Occupation, Retirement and Cognitive Functioning
Shinya Kajitani, Kei Sakata and Colin Mckenzie
Publication Date
Ageing and Society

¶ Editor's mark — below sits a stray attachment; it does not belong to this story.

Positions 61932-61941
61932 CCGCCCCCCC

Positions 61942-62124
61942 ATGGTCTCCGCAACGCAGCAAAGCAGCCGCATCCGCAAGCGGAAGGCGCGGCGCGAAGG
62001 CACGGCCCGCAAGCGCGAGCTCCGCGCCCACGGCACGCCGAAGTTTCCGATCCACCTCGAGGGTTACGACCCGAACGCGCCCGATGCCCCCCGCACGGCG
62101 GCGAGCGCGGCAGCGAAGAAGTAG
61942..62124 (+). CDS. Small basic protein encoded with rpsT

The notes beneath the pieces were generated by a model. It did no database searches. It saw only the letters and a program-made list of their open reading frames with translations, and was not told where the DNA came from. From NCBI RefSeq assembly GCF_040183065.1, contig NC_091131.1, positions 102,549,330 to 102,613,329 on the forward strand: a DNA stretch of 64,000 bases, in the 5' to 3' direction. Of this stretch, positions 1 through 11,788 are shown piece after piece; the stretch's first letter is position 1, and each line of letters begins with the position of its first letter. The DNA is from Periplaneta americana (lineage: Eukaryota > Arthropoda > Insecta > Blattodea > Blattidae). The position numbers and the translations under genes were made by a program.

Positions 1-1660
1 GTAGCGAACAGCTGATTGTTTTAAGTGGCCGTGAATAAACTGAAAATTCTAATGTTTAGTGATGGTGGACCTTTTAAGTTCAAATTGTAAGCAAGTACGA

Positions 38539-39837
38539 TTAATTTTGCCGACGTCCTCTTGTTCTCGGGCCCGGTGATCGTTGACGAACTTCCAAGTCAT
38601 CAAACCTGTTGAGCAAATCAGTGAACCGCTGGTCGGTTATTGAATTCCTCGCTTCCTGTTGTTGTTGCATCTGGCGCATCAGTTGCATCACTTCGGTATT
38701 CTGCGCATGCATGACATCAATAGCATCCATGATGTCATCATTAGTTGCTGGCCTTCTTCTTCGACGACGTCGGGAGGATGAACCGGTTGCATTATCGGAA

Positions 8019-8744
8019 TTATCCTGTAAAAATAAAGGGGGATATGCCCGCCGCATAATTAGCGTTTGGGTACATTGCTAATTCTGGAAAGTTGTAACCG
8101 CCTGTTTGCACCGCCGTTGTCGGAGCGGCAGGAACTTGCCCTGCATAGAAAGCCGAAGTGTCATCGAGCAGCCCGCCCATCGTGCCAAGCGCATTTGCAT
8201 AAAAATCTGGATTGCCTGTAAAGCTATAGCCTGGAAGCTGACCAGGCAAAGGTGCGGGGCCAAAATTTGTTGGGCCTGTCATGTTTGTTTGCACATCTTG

The purpose of this paper is to examine the causal impact of the duration of retirement on the cognitive functioning of male elderly workers in Japan using data from the National Survey of Japanese Elderly. We explore how the complexity of a worker's longest served job affects cognitive functioning after retirement. In particular, we investigate eight dimensions of the longest served job using information listed in the United States Dictionary of Occupational Titles, namely physical demands, mathematical development, reasoning development, language development, the job's relationship to data, the job's relationship to people, the job's relationship to things and the specific vocational preparation required. Our estimator takes account of the potential endogeneity of the duration of retirement and the left-censoring of the duration of retirement. Our empirical evidence suggests that the duration of retirement has a negative and significant impact on cognitive functioning. Moreover, among the eight dimensions of job characteristics, high complexity in the job's relation to data is found to be an important job characteristic in delaying the deterioration of cognitive functioning after retirement.